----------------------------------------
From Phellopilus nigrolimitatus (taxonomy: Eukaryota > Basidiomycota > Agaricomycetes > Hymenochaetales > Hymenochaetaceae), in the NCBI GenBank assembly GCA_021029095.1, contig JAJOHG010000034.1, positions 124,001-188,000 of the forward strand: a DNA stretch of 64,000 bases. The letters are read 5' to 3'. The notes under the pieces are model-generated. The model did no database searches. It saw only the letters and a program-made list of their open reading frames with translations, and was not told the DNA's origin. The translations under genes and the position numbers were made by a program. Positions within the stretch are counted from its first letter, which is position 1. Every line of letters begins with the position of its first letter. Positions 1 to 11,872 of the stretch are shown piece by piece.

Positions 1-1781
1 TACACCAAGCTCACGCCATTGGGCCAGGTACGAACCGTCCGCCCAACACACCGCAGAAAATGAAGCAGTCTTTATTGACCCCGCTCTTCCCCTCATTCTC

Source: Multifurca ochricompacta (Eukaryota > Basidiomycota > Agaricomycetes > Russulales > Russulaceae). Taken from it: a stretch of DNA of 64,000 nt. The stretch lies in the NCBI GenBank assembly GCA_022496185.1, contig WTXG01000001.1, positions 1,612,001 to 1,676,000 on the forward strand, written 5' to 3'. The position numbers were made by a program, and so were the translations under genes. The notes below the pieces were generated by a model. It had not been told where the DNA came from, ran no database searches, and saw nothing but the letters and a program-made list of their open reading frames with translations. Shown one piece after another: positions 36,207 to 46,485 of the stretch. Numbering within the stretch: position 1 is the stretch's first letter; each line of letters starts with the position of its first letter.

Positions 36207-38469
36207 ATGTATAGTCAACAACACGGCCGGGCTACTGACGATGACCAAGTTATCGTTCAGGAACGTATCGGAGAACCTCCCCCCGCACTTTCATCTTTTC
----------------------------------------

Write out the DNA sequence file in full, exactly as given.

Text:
From Phellopilus nigrolimitatus (taxonomy: Eukaryota > Basidiomycota > Agaricomycetes > Hymenochaetales > Hymenochaetaceae), in the NCBI GenBank assembly GCA_021029095.1, contig JAJOHG010000034.1, positions 124,001-188,000 of the forward strand: a DNA stretch of 64,000 bases. The letters are read 5' to 3'. The notes under the pieces are model-generated. The model did no database searches. It saw only the letters and a program-made list of their open reading frames with translations, and was not told the DNA's origin. The translations under genes and the position numbers were made by a program. Positions within the stretch are counted from its first letter, which is position 1. Every line of letters begins with the position of its first letter. Positions 1 to 11,872 of the stretch are shown piece by piece.

Positions 1-1781
1 TACACCAAGCTCACGCCATTGGGCCAGGTACGAACCGTCCGCCCAACACACCGCAGAAAATGAAGCAGTCTTTATTGACCCCGCTCTTCCCCTCATTCTC

Source: Multifurca ochricompacta (Eukaryota > Basidiomycota > Agaricomycetes > Russulales > Russulaceae). Taken from it: a stretch of DNA of 64,000 nt. The stretch lies in the NCBI GenBank assembly GCA_022496185.1, contig WTXG01000001.1, positions 1,612,001 to 1,676,000 on the forward strand, written 5' to 3'. The position numbers were made by a program, and so were the translations under genes. The notes below the pieces were generated by a model. It had not been told where the DNA came from, ran no database searches, and saw nothing but the letters and a program-made list of their open reading frames with translations. Shown one piece after another: positions 36,207 to 46,485 of the stretch. Numbering within the stretch: position 1 is the stretch's first letter; each line of letters starts with the position of its first letter.

Positions 36207-38469
36207 ATGTATAGTCAACAACACGGCCGGGCTACTGACGATGACCAAGTTATCGTTCAGGAACGTATCGGAGAACCTCCCCCCGCACTTTCATCTTTTC